Andrew Mason is the founder of Groupon, an Internet company that has changed the way that coupons are targeted to consumers and redeemed. Mason is young, too – under 30. Groupon has nearly 10,000 employees, a negative bottom line since it began and a troubled IPO that made Mason a billionaire. Building a company, taking it public before it ever earned any revenue and becoming a billionaire in just three years may mean that Mason is eccentric, but as goofy as suggested by 60 Minutes, no!
Groupon was birthed by a website started by Mason in 2007 called Thepoint.com. On this site people could sell something or get a group to do something but only when a certain number of people signed up on the site. Once the required number of people signed up, the tipping point was reached and the campaign or event was on.
Mason started Thepoint at the behest and financial inducement of venture capitalist Eric Lefkofsky, who paid Mason a million dollars to drop out of graduate school and come to Thepoint.com. Mason did so, and a year later Groupon was started more as a side business – but with a pitch advertisers could not resist.
The pitch is to entice urbanites who are faced with a variety of goods and services to sort through things available in their city and concentrate on a single activity or service source. Mason leveraged Thepoint.com’s infrastructure and client list. Each day in many cities throughout the USA subscribers are given a deal of the day to accept or reject. Deals range from a discount of a minimum of 50 percent to as high as 90 percent. Before a deal can be made available to buyers it much reach a stated minimum that is set by the advertiser; once met, the deal is on.
According to Mason, the philosophy that pushes Groupon is that there are often too many choices for the urbanite. By focusing on a single “deal” it is easier for folks to make a decision. The deal is described in a light-hearted way that makes both the location and their goods and services desirable. The icing on the cake to many is the stated value. Bold letters declare – 71% Savings, Over 125 bought, the deal is on!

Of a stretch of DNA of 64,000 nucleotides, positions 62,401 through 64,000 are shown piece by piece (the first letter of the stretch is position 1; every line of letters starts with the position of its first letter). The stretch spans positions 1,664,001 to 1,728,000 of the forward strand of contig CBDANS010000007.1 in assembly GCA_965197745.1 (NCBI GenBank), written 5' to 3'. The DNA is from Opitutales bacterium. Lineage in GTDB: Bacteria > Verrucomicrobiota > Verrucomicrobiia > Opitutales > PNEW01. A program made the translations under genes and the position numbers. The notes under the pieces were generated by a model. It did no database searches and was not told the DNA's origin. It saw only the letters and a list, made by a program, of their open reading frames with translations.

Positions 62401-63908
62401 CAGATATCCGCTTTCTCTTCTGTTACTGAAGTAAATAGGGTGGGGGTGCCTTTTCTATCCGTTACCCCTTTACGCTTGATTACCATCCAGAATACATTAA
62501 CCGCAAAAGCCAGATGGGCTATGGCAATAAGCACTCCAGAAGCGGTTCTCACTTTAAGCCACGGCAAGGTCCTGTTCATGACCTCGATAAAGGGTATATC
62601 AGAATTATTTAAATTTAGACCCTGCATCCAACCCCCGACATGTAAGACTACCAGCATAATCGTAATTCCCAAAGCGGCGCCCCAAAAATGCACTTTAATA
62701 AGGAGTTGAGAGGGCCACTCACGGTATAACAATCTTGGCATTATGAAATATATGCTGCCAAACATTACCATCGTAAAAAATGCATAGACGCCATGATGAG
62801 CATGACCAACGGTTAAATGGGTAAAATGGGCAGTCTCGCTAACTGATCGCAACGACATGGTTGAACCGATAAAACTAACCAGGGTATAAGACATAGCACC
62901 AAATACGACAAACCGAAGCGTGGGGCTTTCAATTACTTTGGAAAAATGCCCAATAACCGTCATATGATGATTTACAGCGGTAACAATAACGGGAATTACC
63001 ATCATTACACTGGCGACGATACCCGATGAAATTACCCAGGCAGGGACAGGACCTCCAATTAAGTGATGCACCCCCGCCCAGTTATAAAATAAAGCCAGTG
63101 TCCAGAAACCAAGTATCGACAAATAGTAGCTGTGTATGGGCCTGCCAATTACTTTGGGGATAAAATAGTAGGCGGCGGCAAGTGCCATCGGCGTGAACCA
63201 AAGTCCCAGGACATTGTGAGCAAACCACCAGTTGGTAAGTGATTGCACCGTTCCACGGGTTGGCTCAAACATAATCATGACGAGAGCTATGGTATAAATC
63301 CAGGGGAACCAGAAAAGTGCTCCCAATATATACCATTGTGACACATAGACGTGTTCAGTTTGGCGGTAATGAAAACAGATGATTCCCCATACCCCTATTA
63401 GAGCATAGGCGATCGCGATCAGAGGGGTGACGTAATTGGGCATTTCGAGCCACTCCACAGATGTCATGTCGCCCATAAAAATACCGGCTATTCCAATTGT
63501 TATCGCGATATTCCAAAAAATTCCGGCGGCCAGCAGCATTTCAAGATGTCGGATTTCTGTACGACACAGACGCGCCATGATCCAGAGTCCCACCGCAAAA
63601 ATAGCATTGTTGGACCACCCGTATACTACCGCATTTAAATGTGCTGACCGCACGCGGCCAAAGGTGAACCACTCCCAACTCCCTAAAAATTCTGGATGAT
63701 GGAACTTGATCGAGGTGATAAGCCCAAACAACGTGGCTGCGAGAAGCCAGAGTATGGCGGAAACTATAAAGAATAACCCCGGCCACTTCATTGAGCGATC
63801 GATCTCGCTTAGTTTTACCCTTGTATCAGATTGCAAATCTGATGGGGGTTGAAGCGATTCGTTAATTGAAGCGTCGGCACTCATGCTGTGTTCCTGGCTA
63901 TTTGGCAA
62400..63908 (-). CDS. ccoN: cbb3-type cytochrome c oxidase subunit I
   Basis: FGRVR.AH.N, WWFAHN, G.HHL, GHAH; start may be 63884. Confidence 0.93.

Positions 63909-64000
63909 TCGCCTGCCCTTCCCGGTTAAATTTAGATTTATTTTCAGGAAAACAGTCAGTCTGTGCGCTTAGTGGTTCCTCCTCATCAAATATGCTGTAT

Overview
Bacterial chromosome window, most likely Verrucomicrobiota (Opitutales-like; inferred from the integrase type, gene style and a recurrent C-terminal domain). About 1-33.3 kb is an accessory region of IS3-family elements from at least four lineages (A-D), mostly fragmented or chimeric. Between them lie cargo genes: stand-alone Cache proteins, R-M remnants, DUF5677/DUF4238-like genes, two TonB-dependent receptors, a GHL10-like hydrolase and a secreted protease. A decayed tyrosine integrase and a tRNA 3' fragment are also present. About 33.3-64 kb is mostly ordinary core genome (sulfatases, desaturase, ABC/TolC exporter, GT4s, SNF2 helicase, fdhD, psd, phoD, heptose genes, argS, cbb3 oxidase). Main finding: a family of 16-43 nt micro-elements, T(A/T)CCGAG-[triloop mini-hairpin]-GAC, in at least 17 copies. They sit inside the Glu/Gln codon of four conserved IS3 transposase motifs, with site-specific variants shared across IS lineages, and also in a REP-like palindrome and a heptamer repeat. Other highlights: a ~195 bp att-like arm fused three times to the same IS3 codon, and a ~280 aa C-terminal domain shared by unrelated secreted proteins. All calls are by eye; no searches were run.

The almost snarky writing and outstanding discounts usually attract enough buyers for the deal to go on. If not, those who purchased an unsuccessful deal are refunded their money.
When preparing to go public, Mason was found to be keeping the books incorrectly. In fact, there was fear the SEC would slam the door as profits were overstated by tens of millions of dollars and expenses were, too. Mason claims no fraud was intended. He had Groupon’s books redone to comply with SEC regulators and the IPO was on. Shares were issued at $34 per and the value has fluctuated up and down in that range. Mason, however, became a billionaire.
Advertisers who have used the site give mixed reviews. The biggest complaint is that someone who comes to a location using a Groupon deal either does not come back or always wants a deal. Others say they lost money as the deal was too well subscribed. This criticism is unfair. Groupon’s task is to get new customers in the door; the company’s job is to turn a new customer or client into a repeat client.
Groupon does have great name recognition and is often touted by users in chat and on Facebook and Twitter. The concept is so intriguing that Google made a failed attempt to purchase Groupon before the IPO. Google will be introducing their own online deals, and already there are competitors such as Living Social and Deal Chicken. Other deal sites are aggressive in courting customers with tactics such as a coupon code. No one knows how long Groupon will be the king of the hill or if it will remain at the top of this new marketing phenomenon that Mason created.